WA nurses struggle for staff/patient ratios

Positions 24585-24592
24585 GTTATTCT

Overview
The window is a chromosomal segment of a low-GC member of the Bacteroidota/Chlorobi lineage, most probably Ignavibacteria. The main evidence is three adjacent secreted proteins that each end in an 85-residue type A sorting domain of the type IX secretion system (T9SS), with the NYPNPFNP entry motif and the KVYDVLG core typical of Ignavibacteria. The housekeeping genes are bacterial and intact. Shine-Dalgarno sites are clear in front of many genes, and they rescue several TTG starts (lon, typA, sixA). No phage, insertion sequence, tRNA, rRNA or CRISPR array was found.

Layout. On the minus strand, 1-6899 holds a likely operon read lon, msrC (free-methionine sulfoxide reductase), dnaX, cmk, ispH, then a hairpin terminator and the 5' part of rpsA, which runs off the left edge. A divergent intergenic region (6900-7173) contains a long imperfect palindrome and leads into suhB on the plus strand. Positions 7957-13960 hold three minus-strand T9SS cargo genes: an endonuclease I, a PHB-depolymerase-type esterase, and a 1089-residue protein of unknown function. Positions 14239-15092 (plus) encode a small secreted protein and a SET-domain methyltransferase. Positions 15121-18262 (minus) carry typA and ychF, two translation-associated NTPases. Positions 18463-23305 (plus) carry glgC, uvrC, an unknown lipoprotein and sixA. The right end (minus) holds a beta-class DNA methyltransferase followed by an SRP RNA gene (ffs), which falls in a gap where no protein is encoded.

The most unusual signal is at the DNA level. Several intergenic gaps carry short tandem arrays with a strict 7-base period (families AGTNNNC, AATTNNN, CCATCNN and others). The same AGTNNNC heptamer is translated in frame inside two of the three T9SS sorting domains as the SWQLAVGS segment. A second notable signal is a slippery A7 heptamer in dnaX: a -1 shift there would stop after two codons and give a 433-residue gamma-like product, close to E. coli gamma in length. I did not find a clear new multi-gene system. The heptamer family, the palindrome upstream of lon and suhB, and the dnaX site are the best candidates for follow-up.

by Peter Mac Nursing staff in Western Australia last week took industrial action to reduce excessive patient/staff ratios. Nurses have traditionally borne the brunt of the cynical manipulation of their professional dedication by employers who are intent on cutting costs at the expense of their employees and patients. In recent years the situation in many hospitals around Australia has reached critical levels, with adequate care provided only by virtue of the extra exploitation of nursing staff. As a result, Victorian nurses recently decided to enforce strict adherence to formal patient/staff ratios. They have now been joined by Western Australian nursing staff, who are negotiating for a new enterprise agreement which would include an 18 percent pay rise introduced over two years, and who see the action as necessary in any case to achieve a safer hospital service in the long term. The WA nurses' action, which comes at a time of high demand for State hospital services, has exposed critical weaknesses in the system, and has resulted in the cancellation of elective surgery at five major public hospitals. In some wards hospital management has employed temporary staff, and work is proceeding as normal. In others, however, nursing staff have closed some beds in order to maintain a service, albeit at a reduced level. The Australian Nursing Federation has assured patients that their needs will be met. "Nurses are doing this in an orderly fashion; no patients will be asked to go home early", commented Federation State Secretary Mark Olsen. Nevertheless, the situation has caused considerable embarrassment for the ruling conservative government of Richard Court which is facing an election and which has long trumpeted its superior administration of the State's public hospital system. However, the situation has not been assisted by State Health Minister John Day, who this week resorted to the thinly-veiled threat of civil action against WA nursing staff. Mr Day stated that he had now received legal advice that individual nurses and their union could be exposed to legal action if any patient died or was harmed by a delay in receiving treatment. "I would hate for any nurse to be exposed in that way", commented the compassionate Minister. The Australian Nursing Federation was not impressed. Federation State Secretary Mark Olsen described the Minister's statement as ridiculous and stated that the comments had outraged many nurses, who have always taken their responsibilities seriously. Mr Olsen pointed put that the Minister had not mentioned the possibility of legal action against the Government itself, which was after all in charge of the hospital system. The Court Government has now appealed to the Australian Industrial Relations Commission, which last week requested the Federation and its members to lift the imposed ratios. After a similar request the Victorian nurses recently agreed to lift their ratios in order to give the Brack Government a breathing space to recruit more nursing staff. The WA nurses have therefore reluctantly agreed to do the same. However, it would appear that the Court Government will use this opportunity to draw up plans to forestall the implementation of new lower ratios, rather than to attempt to recruit extra staff. The Industrial Relations Commission is to review the situation in two weeks time, in the meantime the union is gearing up for further action. "They have one last chance", commented Mr Olsen.